A lemur died from tuberculosis—a likely victim of the flourishing illegal pet trade

This disease, found in a pet ring-tailed lemur, has never been reported in lemurs in the wild.

It’s been illegal to keep lemurs as pets in Madagascar since 1962. But ring-tailed lemurs, such as this one at a rehabilitation center in southern Madagascar, continue to be trapped for the pet trade.
Photograph by Louise Jasper

The ring-tailed lemur was emaciated and suffering from advanced tuberculosis by the time she was turned over to the rescue facility in southwestern Madagascar in April 2019. An alarming, golf ball-size mass protruded from the left side of her neck.

She’d almost certainly “been living as a pet at someone’s house and contracted tuberculosis from sharing food, dishes, or air with an infected human,” says Marni LaFleur, an anthropologist at the University of San Diego, in California, who was part of a team that documented the case. Their findings appear in the latest issue of the journal Emerging Infectious Diseases.

Despite efforts to save the lemur, she died three months later. She was less than a year old, but sometime in her short life she seems to have acquired tuberculosis from a human—a phenomenon known as reverse zoonosis. 

Nearly a third of the 107 species of lemurs—all found only in Madagascar—are critically endangered. The lemur pet trade has been banned there since 1962, but today it’s estimated that Madagascans keep more than 30,000 of the animals as pets. Lemurs are often displayed at resorts or offered for pictures on the beach. Instagram photos show tourists feeding them bananas directly from their mouths, boosting the chances of disease transmission, LaFleur says. (Both wild and pet lemurs have tested positive for rabies, for example.) 


Ring-tailed lemurs and common brown lemurs are particularly favored as pets, largely because they live in big family groups and are easier to find, says Jonah Ratsimbazafy, a Malagasy primatologist, who’s also president of the International Primatological Society, a research and conservation organization. Ratsimbazafy says the incident reported by LaFleur’s team is “an alarm to the authorities and people who have kept lemurs illegally.”

Because pet lemurs can become aggressive, they’re often discarded as adults, released into the forests where they could cause disease outbreaks, says LaFleur, who’s also the founder of Lemur Love, a U.S.-based nonprofit combating the illegal lemur trade.

It remains unknown whether lemur-to-lemur or lemur-to-human transmission of tuberculosis can occur, but this case makes clear that the animals should be quarantined and tested for the disease before being released into the wild, LaFleur says.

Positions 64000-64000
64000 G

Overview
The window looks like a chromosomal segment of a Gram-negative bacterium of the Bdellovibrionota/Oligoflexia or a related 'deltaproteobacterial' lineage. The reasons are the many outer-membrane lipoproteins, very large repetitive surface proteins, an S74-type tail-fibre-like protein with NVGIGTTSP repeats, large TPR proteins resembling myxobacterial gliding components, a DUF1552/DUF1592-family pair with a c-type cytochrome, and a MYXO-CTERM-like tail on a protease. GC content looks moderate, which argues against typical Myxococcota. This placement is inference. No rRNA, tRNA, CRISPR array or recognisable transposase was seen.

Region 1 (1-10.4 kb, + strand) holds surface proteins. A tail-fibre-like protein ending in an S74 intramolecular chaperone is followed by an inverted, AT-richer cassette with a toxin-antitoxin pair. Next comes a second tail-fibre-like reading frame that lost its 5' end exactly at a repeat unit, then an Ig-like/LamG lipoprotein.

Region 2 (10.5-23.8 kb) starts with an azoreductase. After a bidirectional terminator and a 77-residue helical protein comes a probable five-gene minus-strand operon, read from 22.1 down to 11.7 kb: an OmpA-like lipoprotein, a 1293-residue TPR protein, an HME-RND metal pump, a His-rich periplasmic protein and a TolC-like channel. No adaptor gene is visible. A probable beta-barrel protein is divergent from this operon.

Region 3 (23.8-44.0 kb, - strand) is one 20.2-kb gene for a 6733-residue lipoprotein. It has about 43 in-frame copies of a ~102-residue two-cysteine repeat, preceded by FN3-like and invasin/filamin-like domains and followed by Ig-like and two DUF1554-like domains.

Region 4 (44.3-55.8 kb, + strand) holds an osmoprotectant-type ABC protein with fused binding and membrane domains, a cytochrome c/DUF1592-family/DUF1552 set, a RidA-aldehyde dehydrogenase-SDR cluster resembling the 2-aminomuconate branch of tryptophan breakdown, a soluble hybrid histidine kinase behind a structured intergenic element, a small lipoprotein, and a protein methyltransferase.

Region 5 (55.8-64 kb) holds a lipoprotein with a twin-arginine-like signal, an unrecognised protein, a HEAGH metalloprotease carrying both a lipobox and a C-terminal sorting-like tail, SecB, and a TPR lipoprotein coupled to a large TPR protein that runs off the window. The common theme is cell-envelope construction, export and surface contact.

Tuberculosis has never been detected in a lemur in the wild, and only rarely in captive lemurs. Moreover, LaFleur says, no ring-tailed lemurs live anywhere near the rescue center, which increases the chances that the lemur in their report had been infected by a human. And genome sequencing revealed that the drug-resistant strain of the bacterium that sickened the lemur didn’t match tuberculosis circulating among people in the region around the rescue center.


Most likely, LaFleur says, the lemur was brought from a different part of the island and got infected by someone along the way. Young lemurs, LaFleur adds, are often taken from their mothers within months of birth, leading to malnourishment that makes them particularly vulnerable to a disease such as tuberculosis.

“By far, the most likely route of infection was that the lemur got it from a human,” agrees Bobby Schopler, a veterinarian at Duke University’s Lemur Center, in Durham, North Carolina, who wasn’t part of LaFleur’s team. In his 15 years working with lemurs and testing them routinely for tuberculosis, he says, the center has never had a case.

Lemurs are disappearing from the wild because of deforestation and the pet trade; in addition, they’re killed for bushmeat—increasingly since the coronavirus pandemic took hold. No more than around 5,000 wild ring-tailed lemurs may survive today, LaFleur says.

Given the risks of disease transmission, she says, authorities need to do more to enforce existing prohibitions on keeping wild-caught lemurs as pets.

Wildlife Watch is an investigative reporting project between National Geographic Society and National Geographic Partners focusing on wildlife crime and exploitation. Read more Wildlife Watch stories here, and learn more about National Geographic Society’s nonprofit mission at nationalgeographic.org. Send tips, feedback, and story ideas to NGP.WildlifeWatch@natgeo.com.

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